“If I was a CEO I would never pay my PR practitioner less than my lawyer, I would pay him even more!”
These words came from a friend of mine back in Iceland. She’s a law student, a mother and works as a team leader in a big production plant in Iceland.
As many people don’t really understand what it is a PR practitioner does they don’t understand the value they bring to a company. It can be hard to measure the financial value they actually bring, however, when a company doesn’t have someone to integrate their communication and respond professionally when a crisis hits, they can really feel the impact of not having someone trained in the profession at hand.
When I conducted my interviews with the PR practitioners in Iceland for my dissertation it blew me away how varied their job was. They were training CEO’s and spokespeople in how to speak in public, at interviews etc. and how to react when facing challenging questions. They were writing news releases, they were planning social gatherings for their costumers’ clients as even though they are not event planners as such. The whole look and execution of events has to echo the message they’re trying to send out.
An example of someone who would have benefited from some PR training is Barilla’s chairman in 2013 when he said on Italian radio: “I would never do a commercial with a homosexual family, not for lack of respect but because we don’t agree with them. . Ours is a classic family where the woman plays a fundamental role. If [gays] don’t like it, then they will not eat it and they will eat another brand.”
Barilla’s slogan: “Where there is Barilla, there is a home” Became a target for a play on words for those offended by the comment. Posts like: “Where there is my home, there is no Barilla” and “Where there is Barilla, there is homophobia” surfaced on social media.
One person commented this on the company’s Facebook site: “I’m Italian, I’m gay, I’m married legally to a man, I have three adopted children. I had Barilla pasta for dinner last night. Today, tomorrow and forever more I will choose another brand of pasta. Good bye Barilla! You lose!”
My brother is gay. He made sure I knew about this. Therefore, it’s safe to say it hit the company at a larger scale than “only” through its gay customers. People conscious of human rights also boycotted their products.
2 months after the comments Barilla pasta was on 25% discount in the main supermarkets in my home country, Iceland. However, it is hard to find evidence of how hard the comments actually hit the company as its privately owned and didn’t reveal how the boycott hit their sales figures. But it’s not only sales figures one has to consider, it also has to do with the brand and the brands reputation.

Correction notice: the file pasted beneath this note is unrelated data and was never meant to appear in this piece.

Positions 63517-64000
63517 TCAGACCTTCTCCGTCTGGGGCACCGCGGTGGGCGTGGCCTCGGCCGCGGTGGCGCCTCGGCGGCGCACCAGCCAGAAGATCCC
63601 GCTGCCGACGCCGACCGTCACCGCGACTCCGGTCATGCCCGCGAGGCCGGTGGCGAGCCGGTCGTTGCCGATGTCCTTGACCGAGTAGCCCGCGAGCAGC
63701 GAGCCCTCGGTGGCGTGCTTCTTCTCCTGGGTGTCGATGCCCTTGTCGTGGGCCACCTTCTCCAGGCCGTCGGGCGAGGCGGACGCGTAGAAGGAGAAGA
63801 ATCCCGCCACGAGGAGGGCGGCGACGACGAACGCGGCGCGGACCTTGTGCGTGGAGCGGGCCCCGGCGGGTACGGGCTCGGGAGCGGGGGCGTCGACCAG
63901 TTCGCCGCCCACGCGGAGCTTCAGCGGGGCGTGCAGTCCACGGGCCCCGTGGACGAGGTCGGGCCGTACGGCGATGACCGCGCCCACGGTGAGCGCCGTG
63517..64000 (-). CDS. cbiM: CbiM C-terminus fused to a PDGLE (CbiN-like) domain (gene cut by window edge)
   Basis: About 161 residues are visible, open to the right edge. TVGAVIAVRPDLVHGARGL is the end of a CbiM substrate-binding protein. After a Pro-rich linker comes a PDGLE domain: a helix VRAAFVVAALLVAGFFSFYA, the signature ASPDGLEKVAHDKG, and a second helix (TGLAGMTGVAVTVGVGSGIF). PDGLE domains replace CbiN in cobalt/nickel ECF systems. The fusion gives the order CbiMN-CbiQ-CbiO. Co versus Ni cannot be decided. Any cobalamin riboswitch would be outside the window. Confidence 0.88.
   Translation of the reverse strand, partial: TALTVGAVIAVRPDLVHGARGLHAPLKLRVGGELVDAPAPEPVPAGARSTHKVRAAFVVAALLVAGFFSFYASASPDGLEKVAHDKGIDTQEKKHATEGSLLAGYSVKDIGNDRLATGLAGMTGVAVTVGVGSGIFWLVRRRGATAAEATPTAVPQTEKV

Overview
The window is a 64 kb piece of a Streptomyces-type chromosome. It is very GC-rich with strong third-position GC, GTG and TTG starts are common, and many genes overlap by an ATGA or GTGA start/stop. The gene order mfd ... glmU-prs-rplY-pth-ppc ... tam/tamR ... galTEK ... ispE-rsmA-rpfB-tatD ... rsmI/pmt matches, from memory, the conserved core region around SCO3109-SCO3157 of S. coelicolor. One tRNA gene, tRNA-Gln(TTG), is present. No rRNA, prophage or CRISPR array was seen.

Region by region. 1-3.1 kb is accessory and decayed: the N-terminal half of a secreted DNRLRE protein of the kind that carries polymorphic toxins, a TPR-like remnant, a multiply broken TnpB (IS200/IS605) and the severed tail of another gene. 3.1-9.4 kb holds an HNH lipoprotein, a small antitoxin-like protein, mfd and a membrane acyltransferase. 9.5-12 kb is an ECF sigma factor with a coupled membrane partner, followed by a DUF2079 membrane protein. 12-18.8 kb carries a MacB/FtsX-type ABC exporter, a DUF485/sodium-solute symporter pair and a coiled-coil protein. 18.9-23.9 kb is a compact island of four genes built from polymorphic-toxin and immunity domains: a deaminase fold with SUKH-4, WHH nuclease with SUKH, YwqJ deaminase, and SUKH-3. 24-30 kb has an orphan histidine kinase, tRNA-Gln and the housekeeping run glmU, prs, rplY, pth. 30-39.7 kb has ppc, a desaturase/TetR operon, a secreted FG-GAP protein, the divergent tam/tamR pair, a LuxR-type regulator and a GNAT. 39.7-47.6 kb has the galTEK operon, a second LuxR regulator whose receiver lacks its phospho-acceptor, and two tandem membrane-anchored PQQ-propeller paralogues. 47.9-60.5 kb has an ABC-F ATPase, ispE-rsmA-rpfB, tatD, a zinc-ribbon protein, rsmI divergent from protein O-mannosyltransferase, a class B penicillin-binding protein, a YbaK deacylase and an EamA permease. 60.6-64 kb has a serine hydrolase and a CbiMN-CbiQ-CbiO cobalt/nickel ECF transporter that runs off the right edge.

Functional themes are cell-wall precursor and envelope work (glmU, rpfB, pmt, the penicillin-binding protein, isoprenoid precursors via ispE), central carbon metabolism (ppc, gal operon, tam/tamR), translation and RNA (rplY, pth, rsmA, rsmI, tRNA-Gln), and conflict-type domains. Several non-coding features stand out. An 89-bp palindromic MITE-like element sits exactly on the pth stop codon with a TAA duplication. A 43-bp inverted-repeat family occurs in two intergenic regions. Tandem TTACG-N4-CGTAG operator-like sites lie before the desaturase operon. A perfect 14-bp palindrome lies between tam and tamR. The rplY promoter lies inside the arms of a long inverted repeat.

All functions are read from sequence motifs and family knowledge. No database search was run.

Barilla did bounce back and learned from their mistakes. Only a year later they featured a gay couple in an advert, they were donating money for gay rights causes and expanding health benefits for transgender workers and their families. All very positive, however good news seem to travel slower than bad news and until I started researching the case further for this blog post I hadn’t heard about this turnaround. I only heard the negative news back in 2013.
Another company that could have hugely benefited from having integrated communication plan is United Airlines. This is a case I covered in my dissertation as it shows how by not responding a relatively minor event can spiral into something huge.
What happened was that the musician Dave Carroll and his band flew with United Airlines. When arriving at their destination he noticed that airport staff unloading the plane threw bags between them, including the bands instruments. Once Dave got his Taylor guitar he discovered the neck was broken. For 9 months he tried contacting the airline to get some compensation, he tried many different ways of communicating with them but had no luck. After getting nowhere he wrote the song “United breaks guitars”. He uploaded the song onto YouTube and when this is written it has been watched 18 million times. He wrote two more songs about his experience and went onto radio and TV to talk about his experience. On YouTube people have written comments about the songs and their own experiences with the airline.
If the company had responded and shown some empathy, things wouldn’t have had to go this far but with social media and power of the masses things can quickly spiral out of control.
In both cases there are other companies however that seem to be quick to realize opportunities, companies that are indirectly connected to the crisis in question.
Barilla’s competitors Bertolli Germany responded to Barilla’s crisis by publishing an advert which they had published 2 years prior, which featured a gay couple. They also posted a picture with the caption: “Pasta and love for all” on their Facebook site.
While United Airlines didn’t seem to realize how important it was to respond to their customers’ needs Taylor guitars did, even though they weren’t prompted. They compensated him by giving him a new guitar and they uploaded videos onto YouTube about their repair services and on how to travel safely with their guitars.
This shows that having a communication/marketing team on their toes can hugely benefit a company as they will seize the moment and grab the chance of positive publicity when it presents itself. As these two examples show, it doesn’t even have to be expensive, just seen and acted upon!
So, going back to the beginning of this post, I believe my friend hit the nail on the head.
A good PR practitioner is worth their weight in gold. If they listen to the market, are responsive, creative and on point they can in many cases avoid major upheaval. At the very least respond to it in the most efficient way. They will also be able to spot potential opportunities when a crisis hits someone else.